Thanks for bringing Doc Searls to my attention. Your post really got me thinking. Branding does connote something cold when applied to people. I intend to be mindful of the four bullet-points that you conclude with. In fact, I’ve taped them to my office wall.

  • Kevin, thanks so much for this.
    After three long posts on the topic, I had the sense that I was wasting my breath. Or, to mix metaphors, that I was trying to piss out a wildfire.
    But you’ve made my week. Or month. Or year.
    “Branding” isn’t the same as reputation, and no amount of promotion or repetition can make it so. The meanings of words can change over time, but their origins cannot. Branding has always been a corporate practice. There are limits to the extent one can make the corporate into the personal without peril to one’s integrity as a human being, and as a professional.
    It’s clear your advice to others has always been terrific. I’m pleased and honored that you’ve found in my writing one way to make it even better.

  • Searls just doesn’t make his case. Products absolutely have reputations, and companies actively “contribute to the success of others, and credit others generously for their contributions to [their] success” — think TOMS Shoes, Dell’s IdeaStorm, etc.
    And his riff on celebrity culture is more screed than critique.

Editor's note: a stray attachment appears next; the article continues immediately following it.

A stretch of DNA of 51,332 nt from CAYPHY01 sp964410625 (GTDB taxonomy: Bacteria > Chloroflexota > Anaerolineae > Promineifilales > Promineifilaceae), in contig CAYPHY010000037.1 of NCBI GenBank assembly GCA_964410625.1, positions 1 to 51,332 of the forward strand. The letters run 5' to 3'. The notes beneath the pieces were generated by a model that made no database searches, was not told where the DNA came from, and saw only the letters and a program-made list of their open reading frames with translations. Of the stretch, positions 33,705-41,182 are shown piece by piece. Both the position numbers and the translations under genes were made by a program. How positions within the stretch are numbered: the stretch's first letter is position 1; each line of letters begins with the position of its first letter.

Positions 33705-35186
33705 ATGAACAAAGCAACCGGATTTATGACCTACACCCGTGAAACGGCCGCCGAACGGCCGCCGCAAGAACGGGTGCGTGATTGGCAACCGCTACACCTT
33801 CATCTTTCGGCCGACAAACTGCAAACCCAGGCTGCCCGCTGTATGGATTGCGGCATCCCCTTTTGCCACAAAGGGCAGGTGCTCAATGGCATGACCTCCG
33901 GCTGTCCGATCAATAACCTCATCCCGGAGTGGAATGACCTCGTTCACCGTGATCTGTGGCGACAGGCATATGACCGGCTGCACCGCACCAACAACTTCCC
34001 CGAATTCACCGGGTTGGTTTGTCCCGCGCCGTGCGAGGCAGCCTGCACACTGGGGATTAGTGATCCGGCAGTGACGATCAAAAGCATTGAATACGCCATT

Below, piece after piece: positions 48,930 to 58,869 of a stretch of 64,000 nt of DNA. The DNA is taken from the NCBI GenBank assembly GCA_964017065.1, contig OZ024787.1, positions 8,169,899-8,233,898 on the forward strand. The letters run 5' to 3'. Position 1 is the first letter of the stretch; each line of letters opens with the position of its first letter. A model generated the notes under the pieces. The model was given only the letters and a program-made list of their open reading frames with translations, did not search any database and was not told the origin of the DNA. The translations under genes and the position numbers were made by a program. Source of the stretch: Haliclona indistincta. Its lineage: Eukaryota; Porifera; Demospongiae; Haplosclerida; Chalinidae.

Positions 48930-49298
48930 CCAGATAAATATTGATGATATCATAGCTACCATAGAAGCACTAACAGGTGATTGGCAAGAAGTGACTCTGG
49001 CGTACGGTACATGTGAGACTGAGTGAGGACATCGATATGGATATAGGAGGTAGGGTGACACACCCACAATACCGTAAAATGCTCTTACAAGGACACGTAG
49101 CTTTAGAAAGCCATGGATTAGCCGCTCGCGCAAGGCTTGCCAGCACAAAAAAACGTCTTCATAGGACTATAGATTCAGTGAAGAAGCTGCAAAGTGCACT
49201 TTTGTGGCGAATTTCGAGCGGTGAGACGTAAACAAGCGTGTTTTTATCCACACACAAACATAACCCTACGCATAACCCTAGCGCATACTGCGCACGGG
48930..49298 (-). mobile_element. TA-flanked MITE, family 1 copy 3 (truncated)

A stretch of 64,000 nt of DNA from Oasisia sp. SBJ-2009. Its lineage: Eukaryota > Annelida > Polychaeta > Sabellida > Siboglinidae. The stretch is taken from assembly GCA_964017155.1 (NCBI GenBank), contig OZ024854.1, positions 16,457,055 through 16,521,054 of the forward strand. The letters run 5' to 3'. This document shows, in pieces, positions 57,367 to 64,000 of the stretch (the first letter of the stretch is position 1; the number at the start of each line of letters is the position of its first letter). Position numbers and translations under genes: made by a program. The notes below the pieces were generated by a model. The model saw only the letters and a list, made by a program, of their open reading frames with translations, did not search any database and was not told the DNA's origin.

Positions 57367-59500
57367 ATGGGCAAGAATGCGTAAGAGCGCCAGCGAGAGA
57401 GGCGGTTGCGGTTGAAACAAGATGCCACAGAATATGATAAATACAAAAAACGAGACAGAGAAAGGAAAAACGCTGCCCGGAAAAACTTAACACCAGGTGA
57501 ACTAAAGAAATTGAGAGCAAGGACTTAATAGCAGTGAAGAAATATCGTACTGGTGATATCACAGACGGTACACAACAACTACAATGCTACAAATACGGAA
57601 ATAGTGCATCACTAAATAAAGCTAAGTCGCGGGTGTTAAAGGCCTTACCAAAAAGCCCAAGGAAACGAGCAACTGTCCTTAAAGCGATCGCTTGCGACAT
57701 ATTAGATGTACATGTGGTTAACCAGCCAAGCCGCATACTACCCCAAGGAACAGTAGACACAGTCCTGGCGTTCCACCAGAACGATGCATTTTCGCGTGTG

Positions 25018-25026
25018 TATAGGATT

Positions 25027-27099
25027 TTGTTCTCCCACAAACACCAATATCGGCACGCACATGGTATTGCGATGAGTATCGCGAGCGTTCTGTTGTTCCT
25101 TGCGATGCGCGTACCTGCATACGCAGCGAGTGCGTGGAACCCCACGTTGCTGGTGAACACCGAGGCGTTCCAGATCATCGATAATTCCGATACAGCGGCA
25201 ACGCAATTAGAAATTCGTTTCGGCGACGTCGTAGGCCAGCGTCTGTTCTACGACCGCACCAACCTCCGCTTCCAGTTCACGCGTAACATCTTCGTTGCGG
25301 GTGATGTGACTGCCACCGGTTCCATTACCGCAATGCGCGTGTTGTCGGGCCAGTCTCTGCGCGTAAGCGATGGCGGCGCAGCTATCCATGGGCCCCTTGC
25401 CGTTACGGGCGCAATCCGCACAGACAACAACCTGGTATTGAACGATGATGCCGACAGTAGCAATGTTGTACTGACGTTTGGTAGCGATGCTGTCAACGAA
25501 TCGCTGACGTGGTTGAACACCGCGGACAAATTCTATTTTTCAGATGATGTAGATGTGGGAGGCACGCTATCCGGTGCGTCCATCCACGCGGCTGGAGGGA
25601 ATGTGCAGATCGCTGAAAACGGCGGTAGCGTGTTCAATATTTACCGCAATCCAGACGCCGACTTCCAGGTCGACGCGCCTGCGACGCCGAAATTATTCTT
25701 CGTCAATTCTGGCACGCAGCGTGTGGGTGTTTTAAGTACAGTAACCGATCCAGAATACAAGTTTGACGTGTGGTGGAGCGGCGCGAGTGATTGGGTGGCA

Pitting the terms “personal brand” and “reputation” against each other makes for a good homily, but as a practical matter, it is not a constructive dialectic for marketers — and it’s more than a little condescending.
    I’m with Nancy Myrland. Professionals and small businesses personally inform, shape and animate their organization’s brand ever day. Consciousness of that can only help lawyers.

  • Kevin, thanks for the four suggestions at the end of this article, it will do me good to remember them as I manage my personal brand.
    Reference to national celebrities misses the point somewhat. We all have a sphere of influence. We should be active in managing our message within that sphere.
    It has been said that our example speaks so loudly that what we say cannot be heard. Becoming aware of the value of our personal brand and striving to improve upon that brand is a worthy pursuit.

  • I don’t disagree with Kevin’s four bullet points, but I will argue that building and maintaining a personal brand is important.
    Lawyers come to marketers daily with the request to “differentiate” them from their competition. Usually this is impossible because their competition also graduated top of their class from a similarly ranked university, top of their class from an Ivy League law school, and are AV-rated, Best and Super-duperist with their competition who practice law across the hall, down the street or on the other side of the country.
    Having a personal brand is what differentiates you from your competition. Your personal brand is what you stand for. It’s based on your reputation. It’s what you’re known for in the marketplace. It’s what differentiates you from your competition. It’s what comes to mind when someone says your name.